Thank you for your kind consideration.
Flightline Friday re-post: The “almost” F-15 April 4, 2014Posted by tantamergo in Admin, silliness, Society.
Most people have at least some small familiarity with the mighty McDonnell Douglas (now Boeing) F-15 Eagle. First entering service in 1974, the Eagle has been the mainstay US air superiority aircraft for 40 years (uhhh….which isn’t exactly good that it’s been that long – can you imagine Wright Flyers fighting WWII?). It’s a beautiful ship. It has an unparalleled air to air combat record – over 100 kills and zero losses (although, the quality of the opposition does sort of diminish that record). But what everyone knows as the F-15 could have been a radically different, and in some ways even more capable, aircraft, had things gone a bit differently.
The military, in particular, almost never produces a weapon system without a competition within private industry to try to find the very best product available. The competition that produced the F-15 was started in the late 60′s and was known as Fighter-Experimental (F-X). The F-X competition had developed in fits and starts over the last half of the 60s, with the USAF originally wanting a Mach 2.7-3 superinterceptor+ ground attack aircraft – sort of an ultimate F-4. But the disastrous performance of US aircraft in air combat in Vietnam made the USAF reconsider and reposition the F-X competition for an all out air supremacy aircraft. There were 3 main contenders in the latter stages of F-X – Fairchild Republic, McDonnell Douglas, and North American Aviation, Inc. We all know the McDonnell plane already, and the Republic plane didn’t really have a chance, but the North American plane almost won the competition, and some say should have.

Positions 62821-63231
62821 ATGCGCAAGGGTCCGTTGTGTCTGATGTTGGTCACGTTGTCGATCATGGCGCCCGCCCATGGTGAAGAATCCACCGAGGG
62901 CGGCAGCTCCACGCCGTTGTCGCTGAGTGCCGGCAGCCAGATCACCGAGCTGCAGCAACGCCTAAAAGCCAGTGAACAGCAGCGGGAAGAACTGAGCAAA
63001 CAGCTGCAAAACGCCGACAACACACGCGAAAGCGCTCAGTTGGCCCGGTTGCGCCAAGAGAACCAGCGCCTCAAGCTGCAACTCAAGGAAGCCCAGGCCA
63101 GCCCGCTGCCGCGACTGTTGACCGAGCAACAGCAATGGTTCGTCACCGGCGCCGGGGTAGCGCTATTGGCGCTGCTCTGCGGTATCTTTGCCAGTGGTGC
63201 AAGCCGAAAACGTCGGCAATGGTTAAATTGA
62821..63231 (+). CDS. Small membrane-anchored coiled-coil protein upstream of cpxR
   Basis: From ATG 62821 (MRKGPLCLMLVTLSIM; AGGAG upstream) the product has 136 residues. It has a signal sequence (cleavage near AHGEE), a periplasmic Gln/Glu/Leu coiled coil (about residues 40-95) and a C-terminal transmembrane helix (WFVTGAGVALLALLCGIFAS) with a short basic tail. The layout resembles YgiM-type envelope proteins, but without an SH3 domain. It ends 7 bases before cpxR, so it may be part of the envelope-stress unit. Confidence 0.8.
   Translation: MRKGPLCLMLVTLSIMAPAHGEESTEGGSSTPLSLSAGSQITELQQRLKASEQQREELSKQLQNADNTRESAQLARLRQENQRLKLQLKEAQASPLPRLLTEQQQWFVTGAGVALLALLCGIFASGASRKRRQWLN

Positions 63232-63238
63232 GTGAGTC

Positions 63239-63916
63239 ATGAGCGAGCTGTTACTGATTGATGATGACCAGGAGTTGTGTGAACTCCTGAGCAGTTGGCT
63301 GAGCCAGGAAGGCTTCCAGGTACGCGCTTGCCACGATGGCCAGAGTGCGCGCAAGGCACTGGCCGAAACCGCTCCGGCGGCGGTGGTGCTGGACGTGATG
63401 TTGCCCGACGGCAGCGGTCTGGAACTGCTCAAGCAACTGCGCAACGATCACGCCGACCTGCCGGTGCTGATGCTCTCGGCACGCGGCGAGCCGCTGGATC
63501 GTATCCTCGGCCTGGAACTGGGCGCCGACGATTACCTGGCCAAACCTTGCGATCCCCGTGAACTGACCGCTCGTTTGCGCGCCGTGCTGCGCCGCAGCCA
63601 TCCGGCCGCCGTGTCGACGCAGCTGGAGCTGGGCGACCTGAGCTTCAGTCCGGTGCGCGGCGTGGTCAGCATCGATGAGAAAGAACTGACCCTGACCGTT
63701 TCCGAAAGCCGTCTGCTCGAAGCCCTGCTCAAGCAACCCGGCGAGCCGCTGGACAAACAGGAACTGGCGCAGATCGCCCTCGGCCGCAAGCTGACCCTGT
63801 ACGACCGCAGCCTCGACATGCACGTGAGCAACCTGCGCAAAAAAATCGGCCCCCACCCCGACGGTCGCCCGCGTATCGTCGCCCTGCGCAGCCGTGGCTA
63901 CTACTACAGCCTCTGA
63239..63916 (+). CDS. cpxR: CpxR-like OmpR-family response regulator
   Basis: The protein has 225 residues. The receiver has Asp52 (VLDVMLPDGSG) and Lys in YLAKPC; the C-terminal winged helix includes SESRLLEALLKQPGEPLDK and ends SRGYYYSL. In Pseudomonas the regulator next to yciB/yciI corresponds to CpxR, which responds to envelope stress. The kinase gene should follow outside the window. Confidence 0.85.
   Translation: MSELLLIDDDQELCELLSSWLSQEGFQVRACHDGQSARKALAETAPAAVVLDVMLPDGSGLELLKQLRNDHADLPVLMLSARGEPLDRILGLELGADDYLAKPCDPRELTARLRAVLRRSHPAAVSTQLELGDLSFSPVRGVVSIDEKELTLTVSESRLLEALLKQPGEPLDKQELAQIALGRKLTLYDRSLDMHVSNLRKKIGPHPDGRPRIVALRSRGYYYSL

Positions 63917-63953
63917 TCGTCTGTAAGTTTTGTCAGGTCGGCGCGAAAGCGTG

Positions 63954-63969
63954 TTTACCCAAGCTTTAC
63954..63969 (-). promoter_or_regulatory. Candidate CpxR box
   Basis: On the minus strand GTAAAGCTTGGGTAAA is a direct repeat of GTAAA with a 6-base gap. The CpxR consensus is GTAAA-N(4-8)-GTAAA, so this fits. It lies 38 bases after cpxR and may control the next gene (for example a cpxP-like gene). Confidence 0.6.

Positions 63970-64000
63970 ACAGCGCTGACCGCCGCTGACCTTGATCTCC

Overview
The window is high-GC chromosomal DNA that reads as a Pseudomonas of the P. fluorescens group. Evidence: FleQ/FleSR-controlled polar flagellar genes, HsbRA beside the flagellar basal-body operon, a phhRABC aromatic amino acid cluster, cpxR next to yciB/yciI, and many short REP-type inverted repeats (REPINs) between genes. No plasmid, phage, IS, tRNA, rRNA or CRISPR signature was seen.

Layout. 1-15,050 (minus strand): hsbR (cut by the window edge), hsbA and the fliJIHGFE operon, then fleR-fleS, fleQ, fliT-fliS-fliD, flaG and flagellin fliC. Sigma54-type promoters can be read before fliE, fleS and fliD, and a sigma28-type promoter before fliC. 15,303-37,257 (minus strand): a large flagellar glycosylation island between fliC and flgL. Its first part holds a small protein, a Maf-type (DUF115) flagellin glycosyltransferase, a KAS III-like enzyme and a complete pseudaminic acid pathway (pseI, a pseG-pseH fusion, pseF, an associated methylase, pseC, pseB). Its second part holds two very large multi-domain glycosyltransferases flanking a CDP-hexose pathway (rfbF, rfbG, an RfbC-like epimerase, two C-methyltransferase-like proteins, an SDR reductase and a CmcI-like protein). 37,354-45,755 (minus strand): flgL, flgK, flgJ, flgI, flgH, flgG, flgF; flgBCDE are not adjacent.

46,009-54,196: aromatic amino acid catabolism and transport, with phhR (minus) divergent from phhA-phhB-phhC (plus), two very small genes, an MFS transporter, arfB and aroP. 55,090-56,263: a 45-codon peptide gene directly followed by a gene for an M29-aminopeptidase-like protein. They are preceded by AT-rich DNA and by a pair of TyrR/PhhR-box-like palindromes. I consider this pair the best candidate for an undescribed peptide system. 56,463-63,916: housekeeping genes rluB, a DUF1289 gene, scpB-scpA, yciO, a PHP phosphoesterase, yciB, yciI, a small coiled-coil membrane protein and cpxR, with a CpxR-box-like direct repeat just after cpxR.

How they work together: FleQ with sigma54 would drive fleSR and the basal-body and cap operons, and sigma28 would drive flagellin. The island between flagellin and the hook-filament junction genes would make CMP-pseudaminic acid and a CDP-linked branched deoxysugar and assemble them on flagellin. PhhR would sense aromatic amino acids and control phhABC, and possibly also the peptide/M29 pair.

Throughout the 1950s, North American had frequently been the #1 defense contractor. But in the 60s, the company had a number of huge projects cancelled and even with their huge role in the Apollo program had fallen on somewhat hard times. They needed to win this competition for the USAFs next generation mainstay fighter. They pulled out the stops.
There is no question the NA-335 as it was known was aerodynamically far advanced on the F-15, possessing features that would not be seen on other aircraft for another 5-8 years (which, back then, was a very long time in aviation years). It had wings blended into the fuselage, static instability, and the wings had a graceful, curving design that provided sufficient lift for hard maneuver but were shaped so as not to cause huge supersonic drag. Horizontal stability may have been a bit of an issue without twin vertical tails, but the rest of the aircraft looked a winner. The avionics package was very advanced for its time – even more advanced than McDonnell’s (and it is avionics – aviation electronics – that have provided the true edge for US aircraft since Vietnam and precipitated their dominance). But it was expensive.